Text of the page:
There’s not words to describe how incredible this day was. There were some people on facebook who were worried about this because of the reputation of SOME elephant parks in Thailand… but I can assure you all that this was a well run place, with happy, playful and fat elephants, who work no longer than 6 hours a day (and that includes the standing around waiting for us)… so for you people, read on…
An Elephant at the park... Note food... there was lots of it.
We signed on for a days Mahout (meaning “Elephant driver”) training. The day started with a trek on the elephants around the park area, so we could get a feel for them. At this point the elephants are carrying wooden seating strapped to them like a saddle. At first it looks a little heavy, but I can assure you these ladies of the forest can carry far more than you can imagine… in fact to give you an idea of the strength these animals have, there was a young one (previously trained for the logging industry) trying to be guided by the Mahout down a track in the forest. She missed the pathway and so the Mahout tried to reverse her and set her on the right path. She just got a little bored I think and instead of reversing, she just decided to push a tree down and make her own way. I’m not kidding… it was amazing to watch and looked like nothing to her. This proved to me that if they want to go somewhere, then they bloody well go there.
Me on Bogan, Jane is behind me seething cause I was first 🙂
After the first trek we adjourned for lunch and chatted among ourselves for a while until the guide arrived with our “fashionable clothing” for the day. Denim knee shorts and a denim top (and I’m not talking Levis here people!). After kitting up we were led to a building with walls adorned with images and writings about the care of these animals. From medical procedures to calming techniques (for when they are hormonal and angry – you’ll have seen a lot of this on TV when they run amock… because their owners don’t know enough NOT to use the elephant that week).
Feeding time... and fly swatting time.
Anyway after this it was “learn to speak elephant” time, which is not really true cause it’s actually the Laos language. But anyway we were rushed through a list of simple commands such as “Phai” which means “Go” and “Hao” which means “Stop”, then there was “Khai” which means “Left” and “Quoa” which means “Right” and the rest of them I can’t remember.
OK it was now our turn to drive the elephants. This was the best part, because the “saddles” are removed and we end up just sitting on the elephants bare back.. much better! The Mahouts sit behind you (because the elephant is used to them) and still use the commands just in case your elephant ignores you because they don’t really know you! Except for Jane who fell out with her Mahout and was riding bare back on her own, with the disgraced Mahout walking behind her (this was because earlier Jane had a disagreement with him about the strap position when her elephant was wearing her “saddle” because “Bogan” (her elephant) had given a loud trumpet and refused to walk any further because the strap was nipping her underbelly) – they made up (Jane and the Mahout) later though.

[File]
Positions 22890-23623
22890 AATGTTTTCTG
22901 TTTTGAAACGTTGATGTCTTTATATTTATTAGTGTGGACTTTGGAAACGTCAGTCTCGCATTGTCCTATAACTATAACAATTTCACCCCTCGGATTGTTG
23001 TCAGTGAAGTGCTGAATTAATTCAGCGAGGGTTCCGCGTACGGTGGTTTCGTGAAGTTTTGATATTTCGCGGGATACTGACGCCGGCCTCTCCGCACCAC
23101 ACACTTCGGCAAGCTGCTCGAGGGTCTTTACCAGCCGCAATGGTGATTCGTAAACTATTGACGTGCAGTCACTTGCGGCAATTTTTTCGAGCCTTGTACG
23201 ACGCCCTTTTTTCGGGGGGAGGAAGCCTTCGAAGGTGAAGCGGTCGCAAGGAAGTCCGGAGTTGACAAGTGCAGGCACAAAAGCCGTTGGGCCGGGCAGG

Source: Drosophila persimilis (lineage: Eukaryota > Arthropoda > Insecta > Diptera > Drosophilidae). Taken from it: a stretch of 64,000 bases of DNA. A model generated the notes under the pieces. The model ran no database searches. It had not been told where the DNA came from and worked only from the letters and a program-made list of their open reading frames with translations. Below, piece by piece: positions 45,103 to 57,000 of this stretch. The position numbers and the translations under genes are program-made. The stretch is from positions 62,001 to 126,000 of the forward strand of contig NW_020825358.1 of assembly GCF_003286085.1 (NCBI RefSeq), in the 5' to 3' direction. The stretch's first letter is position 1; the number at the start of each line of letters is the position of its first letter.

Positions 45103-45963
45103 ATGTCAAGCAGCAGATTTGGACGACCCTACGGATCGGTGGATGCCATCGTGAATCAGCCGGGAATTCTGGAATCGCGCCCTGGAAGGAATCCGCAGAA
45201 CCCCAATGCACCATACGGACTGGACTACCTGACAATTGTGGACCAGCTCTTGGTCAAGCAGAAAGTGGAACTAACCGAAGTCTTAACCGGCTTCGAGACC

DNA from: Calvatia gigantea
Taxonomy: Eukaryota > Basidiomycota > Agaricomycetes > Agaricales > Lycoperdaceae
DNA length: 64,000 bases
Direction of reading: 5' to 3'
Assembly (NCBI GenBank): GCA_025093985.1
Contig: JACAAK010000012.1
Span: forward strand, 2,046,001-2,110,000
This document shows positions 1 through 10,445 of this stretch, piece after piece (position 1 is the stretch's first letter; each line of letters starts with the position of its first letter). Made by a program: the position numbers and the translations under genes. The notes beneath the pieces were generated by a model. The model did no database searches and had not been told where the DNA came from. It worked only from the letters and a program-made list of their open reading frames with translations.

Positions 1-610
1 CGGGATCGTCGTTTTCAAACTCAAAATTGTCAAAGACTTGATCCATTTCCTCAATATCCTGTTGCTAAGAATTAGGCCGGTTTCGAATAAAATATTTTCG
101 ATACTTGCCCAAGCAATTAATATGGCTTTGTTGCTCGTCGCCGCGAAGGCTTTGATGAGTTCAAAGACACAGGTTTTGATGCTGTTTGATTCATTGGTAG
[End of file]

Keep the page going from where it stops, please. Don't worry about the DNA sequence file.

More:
Me and my girl 🙂 Jane's around somewhere!
I am always amazed by the effect Jane has on animals… and I mean ANY animal. Bogan absolutely took to her straight away… amazing to watch, not just for me but the Mahout also… “she never do that with any tourist” he said as Bogan explored Janes face with her huge trunk. She is a true ANIMAL WHISPERER. I can confidently say that if there were no Mahouts around at all Jane would have got on fine and coped the whole day with all 11 of them. She’s the kind of person that if she fell into a shark infested pool, she’d have them doing syncronised swimming by the end of the day!!
Jane and me getting a soaking from Bogan
The day ended with a trek down to the river where we trainees are supposed to wash the elephants. However the reverse is true… You get completely soaked by them… They plodge into deep water and for a moment you think you have lost your elephant in the water. Until she surfaces, and blows gallons of water in your face… absolutley hilarious. They loved it as much as we did. There’s a command the mahouts use “Boun Boun!” which means “blow water”. So of course everyone gets a soaking. Except for me. No matter how many times the mahout tried to get my elephant to soak me she just wouldn’t do it! Bless her 🙂
Jane getting a tenth soaking... another 40 to go...
Absolutely amazing day spent with amazing animals… I think we’ll do this again when we get to Chiang Mai’s Elephant Sanctuary in Thailand. Absolutely knackered now though. No drink tonight, just sleep.
Here’s another video for your viewing pleasure…
And just in case you’re wondering… the chains you see around thier necks are only there because it was the end of the day and the elephants were to be tethered for the evening in the forest, so they carry them for the final walk (after dropping us off). The chains are 35 metres long and they are only tethered to stop them wandering onto farm land and destroying crops… for which the farmers would shoot them.